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Phillips: Blue Jays should make run for AL East title

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Steve Phillips
5/23/2014 1:14:23 PM
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1) Rumors about Jeff Samardzija being available and the Jays perhaps considering making a play if they are in contention near the end of July. The reported price for the Jays was Marcus Stroman and Aaron Sanchez. Would you make that deal?

The Blue Jays are in first place in the AL East. Read that again! The Blue Jays are in first place in the AL East!! I have visions of thousands of people outside of Rogers Centre just like there were for the Raptors outside of the Air Canada Centre. How much fun would that be?

The AL East will be won by a general manager; not by players or managers this year. Who will make the moves that will give his team the advantage to separate from the pack? When is the last time we saw the Yankees, Red Sox and Rays as vulnerable as they are this season? This is the best chance in the last two decades that the Jays have to win the division. 

When I was in the front office of the New York Mets, John Gibbons was a manager and coach in the farm system there. When I got the Mets' GM job it was Gibbons who made a statement that impacted me tremendously.  He said, "Go for it. You don't know how long these jobs last or how many opportunities you will get to win, So Go For It!"  That stuck with me and when I had chances to be a playoff team I did what I needed to do to get there and win.  That included trading away some very good prospects to bring in winning players. I never regretted trading away prospects in years I made the playoffs. 

I searched "Toronto Blue Jays" online and went to the Jays' Wikipedia page. Interestingly, the chronology of the Jays history is broken down by the era of the general manager.  There is the Pat Gillick era, Gord Ash era, JP Riccardi era and now we are in the Alex Anthopolous era.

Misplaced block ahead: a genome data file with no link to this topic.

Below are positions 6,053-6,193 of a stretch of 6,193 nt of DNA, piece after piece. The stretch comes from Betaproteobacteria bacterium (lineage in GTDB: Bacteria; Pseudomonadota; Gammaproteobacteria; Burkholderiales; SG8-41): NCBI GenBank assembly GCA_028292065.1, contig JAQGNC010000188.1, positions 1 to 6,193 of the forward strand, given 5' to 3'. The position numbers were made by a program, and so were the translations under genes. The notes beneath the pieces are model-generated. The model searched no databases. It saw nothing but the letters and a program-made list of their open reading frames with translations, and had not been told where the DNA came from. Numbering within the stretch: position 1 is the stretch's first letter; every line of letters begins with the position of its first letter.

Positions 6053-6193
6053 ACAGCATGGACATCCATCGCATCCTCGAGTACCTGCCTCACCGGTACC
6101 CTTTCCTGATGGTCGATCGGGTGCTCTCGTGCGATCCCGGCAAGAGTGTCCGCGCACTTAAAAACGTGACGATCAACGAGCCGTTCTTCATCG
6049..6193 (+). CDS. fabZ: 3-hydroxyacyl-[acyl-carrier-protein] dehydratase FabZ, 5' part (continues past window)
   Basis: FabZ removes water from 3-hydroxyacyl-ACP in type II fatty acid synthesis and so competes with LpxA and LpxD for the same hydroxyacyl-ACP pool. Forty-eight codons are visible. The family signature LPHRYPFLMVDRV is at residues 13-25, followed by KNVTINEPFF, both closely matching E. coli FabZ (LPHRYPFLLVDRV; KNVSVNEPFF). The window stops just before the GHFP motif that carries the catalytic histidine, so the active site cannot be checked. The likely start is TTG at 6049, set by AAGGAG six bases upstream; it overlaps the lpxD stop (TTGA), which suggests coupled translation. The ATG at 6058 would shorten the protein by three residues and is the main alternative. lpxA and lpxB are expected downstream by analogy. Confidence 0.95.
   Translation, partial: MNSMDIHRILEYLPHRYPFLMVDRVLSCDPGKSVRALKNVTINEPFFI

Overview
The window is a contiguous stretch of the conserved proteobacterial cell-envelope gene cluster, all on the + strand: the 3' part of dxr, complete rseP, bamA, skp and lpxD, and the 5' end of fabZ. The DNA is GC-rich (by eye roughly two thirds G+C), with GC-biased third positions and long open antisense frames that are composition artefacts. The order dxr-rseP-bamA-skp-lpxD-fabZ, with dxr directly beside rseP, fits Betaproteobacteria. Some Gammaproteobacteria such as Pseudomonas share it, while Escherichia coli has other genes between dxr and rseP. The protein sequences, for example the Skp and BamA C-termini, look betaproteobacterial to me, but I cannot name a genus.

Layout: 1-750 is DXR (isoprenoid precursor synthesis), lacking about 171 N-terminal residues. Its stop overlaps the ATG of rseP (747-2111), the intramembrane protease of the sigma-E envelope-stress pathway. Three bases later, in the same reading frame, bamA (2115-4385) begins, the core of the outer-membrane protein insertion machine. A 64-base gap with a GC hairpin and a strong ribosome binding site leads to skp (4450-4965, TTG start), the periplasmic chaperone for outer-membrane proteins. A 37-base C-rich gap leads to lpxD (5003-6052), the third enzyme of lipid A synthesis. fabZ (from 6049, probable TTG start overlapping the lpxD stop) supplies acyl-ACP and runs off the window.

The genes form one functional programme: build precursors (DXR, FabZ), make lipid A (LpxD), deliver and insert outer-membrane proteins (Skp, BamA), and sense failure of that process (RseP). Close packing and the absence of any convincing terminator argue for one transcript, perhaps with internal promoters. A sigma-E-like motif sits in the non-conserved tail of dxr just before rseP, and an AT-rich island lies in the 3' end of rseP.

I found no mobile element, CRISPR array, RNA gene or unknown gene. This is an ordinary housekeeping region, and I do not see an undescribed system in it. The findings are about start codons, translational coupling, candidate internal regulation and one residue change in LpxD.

It is time for Alex to write his legacy for his era. Go For It Alex! 

Prospects can get general managers fired. We all have waited for top prospects to impact our major league team and have seen many of them fizzle away. This is the year to go for it. Trade away what it takes to get Jeff Samardzija.  He is darn good. If it takes both Marcus Stroman and Aaron Sanchez then so be it. Do it now. Don't wait. Get Samardzija for as many starts as you can. He is still young and in the prime of his career and you control his contract next year as well. Don't wait until the trade deadline. Be the team that people are trying to catch at the deadline. 

This is the year that will define the Alex Anthopoulos Era.  I hope he goes for it!

2) Did you like the decision to send Stroman back down to continue starting in AAA, or should the Jays have kept him to help the struggling pen?

It was definitely the right decision to send Stroman down to the minors to assume his spot in the starting rotation. It is the best thing for Stroman and the best thing for the Jays. 

Stroman pitched like a youngster in his first stint in the majors. He got knocked around a bit coming out of the bullpen. He isn't an obvious solution out there. He has more value going back to AAA as a starter in case he is needed in Toronto's rotation. 

The main reason he needs to go back to AAA and start though is for marketing purposes. He is a chip for Samardzija or any other starting pitching deal that the Jays will consider. Toronto needs Stroman to go down and pitch successfully at AAA so another team's scouts and general manager can dream about him in their rotation. 

It is not a matter of IF Stroman will stick in the big leagues, it is just a matter of WHEN and with WHOM.

3) The Jays swept the Red Sox, who fell to 20-26, 4th in the AL East. What's wrong in Boston with the champs?

This is an interesting question because in some way it means that we are surprised that the Jays could sweep the Red Sox. The Sox clearly have issues but in detailing those I don't want to take away from the Jays who outhit, outpitched and out defended the Sox. The Jays won by playing Blue Jays baseball the way the team was built to play. 

The Red Sox are struggling and those struggles are indicative of some serious issues. They are not nearly the team they were a year ago. In 2013, the Red Sox led the AL in runs scored by a wide margin (+57 runs on second place Detroit). They also were in the upper half in pitching with their starting rotation ranked fourth in the league. 

This season not much is going right for the Sox. They are ranked a respectable sixth in the league in pitching but only because their bullpen is significantly outpitching their rotation. The starters have a combined 4.50 ERA which is ranked 12th among the fifteen AL teams. The Red Sox find themselves trailing in games quite often since their starters give up early runs. That ultimately impacts the quality of the at bats of the hitters as they feel more pressure to produce.